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Nora L. Olsewski

January 22, 2019 Download as PDF

In Feminist Majority Foundation v. University of Mary Washington (UMW), the United States Court of Appeals for the Fourth Circuit ruled that universities have a duty under Title IX[1] to investigate anonymous threats made against students online.[2]  The decision has alarmed many, including the lone dissenter, Judge G. Steven Agee.  Judge Agee believes the decision will compel universities to “venture into an ethereal world of non-university forums at great cost and significant liability, in order to avoid the Catch-22 Title IX liability” resulting from the majority’s “novel and unsupported” decision.  As a result, he highly encouraged UMW to seek further review.

During 2014 and 2015, members of the Feminists United student group spoke out publicly against the manner in which UMW handled on-campus sexual assaults, Greek life on campus, and a disturbing sexist chant from members of the rugby team.  UMW later suspended all rugby activities indefinitely.  In response, team supporters took to a social media app, Yik Yak, to comment on the suspension.  Yik Yak, which is no longer in existence, allowed individuals to anonymously post comments and interact with other users within a 1.5-mile radius.  Users within this geographic limit quickly decided Feminists United caused the team suspension.  Several members of Feminists United were then targeted with threats of violence, identified by name, and even had their class schedules and general whereabouts published on Yik Yak.  The threats ranged from, “Can we euthanize whoever caused this bullshit?” to “Gonna tie these feminists to the radiator and [g]rape them in the mouth.”[3]  Some team supporters went so far as to outline a plan on Yik Yak to publicly confront certain members of Feminists United.  In total, over 700 harassing and threatening Yaks were directed at Feminists United and its membership.

Understandably, those students who were targeted reported feeling unsafe on campus.  Several students reported being unable to leave their homes, attend class, or participate in campus events due to ongoing harassment and continued threats.  Members of Feminists United notified professors, administrators, and the campus police of the threats made against them.  UMW’s response to these events, however, was minimal.  In fact, UMW’s Title IX coordinator stated that nothing could be done, as UMW had “no recourse for such cyber bullying.”  Feminists United called on UMW to block access to Yik Yak on its wireless network and/or contact Yik Yak to have the application disabled on campus.  UMW stated that doing so would violate the First Amendment and refused.  Ultimately, UMW’s response consisted of offering to meet with affected students to discuss the posts on Yik Yak during two “listening circles,” sending a generic email discussing the postings, and assigning a campus police officer to attend a single meeting with a threatened student.

While the Court does not imply that UMW was obligated to contact Yik Yak to have the application removed or block access to Yik Yak on its network, the Fourth Circuit reasoned that UMW had an obligation to investigate the violent threats made against specific students.  Although the lower court originally dismissed the lawsuit on First Amendment and other grounds, stating UMW had no control over the anonymous postings on Yik Yak, the Fourth Circuit strongly disagreed.  First, the majority reasoned that true threats are not protected speech and thereby do not implicate the First Amendment.  The majority also felt that UMW had multiple options to investigate the threats without implicating the First Amendment.  Given that many commentators on Yik Yak within a 1.5-mile radius of campus were likely students utilizing UMW’s wireless network, the Court reasoned UMW should have at least attempted to examine its systems to expose the identities of those people posting the harassing commentary and threats on the network.  Furthermore, UMW’s failure to speak out against these acts and its general lack of support for the student victims led the majority to rule that UMW acted with deliberate indifference toward the reported sexual harassment in violation of Title IX.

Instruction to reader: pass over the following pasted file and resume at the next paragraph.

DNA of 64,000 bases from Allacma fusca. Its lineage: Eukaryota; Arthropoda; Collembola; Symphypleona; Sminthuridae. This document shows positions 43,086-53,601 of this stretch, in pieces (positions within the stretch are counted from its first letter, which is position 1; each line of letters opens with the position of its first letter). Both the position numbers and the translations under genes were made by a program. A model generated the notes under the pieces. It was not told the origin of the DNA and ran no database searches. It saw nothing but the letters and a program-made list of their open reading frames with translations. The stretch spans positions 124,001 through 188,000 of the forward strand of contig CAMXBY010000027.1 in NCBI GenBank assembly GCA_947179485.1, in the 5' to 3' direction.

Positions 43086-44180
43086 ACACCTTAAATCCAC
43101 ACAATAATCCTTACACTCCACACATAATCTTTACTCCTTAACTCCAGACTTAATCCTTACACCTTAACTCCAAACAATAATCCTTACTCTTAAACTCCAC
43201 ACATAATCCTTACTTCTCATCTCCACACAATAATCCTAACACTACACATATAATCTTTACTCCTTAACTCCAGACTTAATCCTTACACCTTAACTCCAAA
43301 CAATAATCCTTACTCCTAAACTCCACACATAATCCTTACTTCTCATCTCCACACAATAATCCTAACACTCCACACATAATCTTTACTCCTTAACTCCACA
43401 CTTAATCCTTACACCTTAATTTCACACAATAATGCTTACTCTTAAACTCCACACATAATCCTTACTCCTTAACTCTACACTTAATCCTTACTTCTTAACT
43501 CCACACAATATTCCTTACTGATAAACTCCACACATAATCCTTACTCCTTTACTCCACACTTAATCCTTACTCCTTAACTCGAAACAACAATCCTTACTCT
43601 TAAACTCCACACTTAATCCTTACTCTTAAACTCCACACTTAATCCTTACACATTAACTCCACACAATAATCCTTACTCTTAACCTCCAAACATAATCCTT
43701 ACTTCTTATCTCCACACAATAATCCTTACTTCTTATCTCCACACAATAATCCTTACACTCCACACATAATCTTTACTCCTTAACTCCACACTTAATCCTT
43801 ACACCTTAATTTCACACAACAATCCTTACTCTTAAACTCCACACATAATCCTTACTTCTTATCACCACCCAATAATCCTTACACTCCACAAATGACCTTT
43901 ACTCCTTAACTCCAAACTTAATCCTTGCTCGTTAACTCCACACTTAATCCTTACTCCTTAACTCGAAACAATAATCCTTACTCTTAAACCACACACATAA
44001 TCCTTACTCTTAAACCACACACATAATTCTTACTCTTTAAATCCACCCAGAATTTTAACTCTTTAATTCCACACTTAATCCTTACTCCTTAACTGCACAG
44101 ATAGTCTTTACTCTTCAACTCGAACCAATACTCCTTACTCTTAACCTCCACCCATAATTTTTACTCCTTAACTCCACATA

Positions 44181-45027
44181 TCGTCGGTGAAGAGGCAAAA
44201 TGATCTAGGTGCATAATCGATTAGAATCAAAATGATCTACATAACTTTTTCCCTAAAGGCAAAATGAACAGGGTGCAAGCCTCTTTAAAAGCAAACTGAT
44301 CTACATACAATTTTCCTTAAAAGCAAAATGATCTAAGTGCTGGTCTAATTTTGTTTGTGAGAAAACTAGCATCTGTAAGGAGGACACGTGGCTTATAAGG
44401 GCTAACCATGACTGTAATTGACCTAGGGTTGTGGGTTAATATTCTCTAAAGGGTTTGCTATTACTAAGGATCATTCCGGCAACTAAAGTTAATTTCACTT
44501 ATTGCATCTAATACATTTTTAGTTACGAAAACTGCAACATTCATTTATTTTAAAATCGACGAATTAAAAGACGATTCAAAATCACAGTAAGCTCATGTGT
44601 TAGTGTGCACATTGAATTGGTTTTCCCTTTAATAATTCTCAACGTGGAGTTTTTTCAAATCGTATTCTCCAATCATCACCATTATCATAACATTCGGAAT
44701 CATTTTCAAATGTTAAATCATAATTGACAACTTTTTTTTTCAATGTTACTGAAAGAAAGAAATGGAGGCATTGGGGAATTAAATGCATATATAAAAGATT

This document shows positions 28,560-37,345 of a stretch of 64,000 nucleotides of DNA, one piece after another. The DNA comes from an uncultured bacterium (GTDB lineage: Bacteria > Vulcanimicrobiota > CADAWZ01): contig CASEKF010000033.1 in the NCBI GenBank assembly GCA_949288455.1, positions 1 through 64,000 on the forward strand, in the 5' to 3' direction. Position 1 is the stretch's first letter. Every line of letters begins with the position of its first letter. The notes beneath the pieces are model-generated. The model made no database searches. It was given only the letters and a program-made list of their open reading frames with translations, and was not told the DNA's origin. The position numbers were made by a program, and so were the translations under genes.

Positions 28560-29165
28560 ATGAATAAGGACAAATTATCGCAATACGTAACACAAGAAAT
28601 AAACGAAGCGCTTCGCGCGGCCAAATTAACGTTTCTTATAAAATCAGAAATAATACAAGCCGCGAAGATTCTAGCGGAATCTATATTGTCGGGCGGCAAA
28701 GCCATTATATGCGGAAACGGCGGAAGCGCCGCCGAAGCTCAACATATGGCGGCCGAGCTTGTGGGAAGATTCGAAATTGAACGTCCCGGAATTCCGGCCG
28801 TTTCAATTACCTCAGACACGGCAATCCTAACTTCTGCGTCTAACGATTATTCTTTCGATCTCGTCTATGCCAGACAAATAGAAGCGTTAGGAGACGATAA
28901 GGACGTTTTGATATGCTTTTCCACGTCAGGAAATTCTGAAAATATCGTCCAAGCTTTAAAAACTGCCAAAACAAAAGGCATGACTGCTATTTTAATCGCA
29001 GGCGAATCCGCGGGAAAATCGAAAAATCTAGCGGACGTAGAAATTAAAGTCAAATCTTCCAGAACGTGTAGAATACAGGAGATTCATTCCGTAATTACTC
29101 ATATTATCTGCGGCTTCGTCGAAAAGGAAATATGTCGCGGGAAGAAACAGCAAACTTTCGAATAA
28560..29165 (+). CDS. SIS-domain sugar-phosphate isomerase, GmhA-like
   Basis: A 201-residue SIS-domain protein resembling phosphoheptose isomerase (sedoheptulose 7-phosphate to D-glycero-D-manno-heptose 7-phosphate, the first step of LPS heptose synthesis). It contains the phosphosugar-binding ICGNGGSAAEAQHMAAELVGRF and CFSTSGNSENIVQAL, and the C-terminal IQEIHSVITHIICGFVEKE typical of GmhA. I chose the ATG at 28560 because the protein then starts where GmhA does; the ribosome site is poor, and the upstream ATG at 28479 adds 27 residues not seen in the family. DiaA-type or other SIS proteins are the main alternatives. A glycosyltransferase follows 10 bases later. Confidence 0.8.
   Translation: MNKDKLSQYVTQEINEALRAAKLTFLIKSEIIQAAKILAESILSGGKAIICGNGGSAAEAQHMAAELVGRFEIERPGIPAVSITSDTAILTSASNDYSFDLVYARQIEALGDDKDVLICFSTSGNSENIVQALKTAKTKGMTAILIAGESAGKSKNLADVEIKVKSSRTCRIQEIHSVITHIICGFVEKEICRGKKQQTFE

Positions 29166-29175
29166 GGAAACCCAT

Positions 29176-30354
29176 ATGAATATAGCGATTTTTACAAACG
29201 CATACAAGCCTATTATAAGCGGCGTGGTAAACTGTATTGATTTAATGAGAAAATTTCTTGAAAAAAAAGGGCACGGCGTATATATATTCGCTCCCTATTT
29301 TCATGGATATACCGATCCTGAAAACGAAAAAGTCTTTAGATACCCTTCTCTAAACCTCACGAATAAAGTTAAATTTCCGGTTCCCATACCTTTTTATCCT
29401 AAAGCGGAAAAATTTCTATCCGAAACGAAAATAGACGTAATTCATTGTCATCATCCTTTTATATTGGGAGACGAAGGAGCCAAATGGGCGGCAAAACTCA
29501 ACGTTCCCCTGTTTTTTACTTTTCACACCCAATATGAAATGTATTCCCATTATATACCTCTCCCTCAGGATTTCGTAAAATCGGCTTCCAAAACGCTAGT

Little doubt exists that UMW will appeal the majority’s ruling, especially given the dissent’s endorsement.  In the meantime, the decision presents interesting challenges for major universities throughout the country.  Universities should expect courts to scrutinize responses to instances of student-on-student sexual harassment, online or in-person.  Given that so many of our day-to-day interactions occur online, universities without policies addressing harassment in cyberspace would be well served to begin creating such policies.  Setting up support networks and programming for victims of sexual harassment and developing training for staff members on reporting procedures and guidance on how to best respond to these incidents, will put a university on stronger footing to defend potential lawsuits moving forward.  Universities will also need to be creative with internal resources and systems to investigate threats made utilizing campus technology.  As the majority stated, gone are the days when college administrators will be able to turn a blind eye to sexual harassment, throw their hands up in defeat when faced with a challenging or novel Title IX issue, or hide behind the First Amendment.  Fair warning: a significant response is required.

[1] Title IX of the Education Amendments Act of 1972 is a federal law that prohibits sex discrimination under any education program or activity receiving Federal financial assistance.

[2] Civ. No. 17-2220 (4th Cir., Dec. 19, 2018).

[3] “[G]rape” is believed to refer to gang rape.

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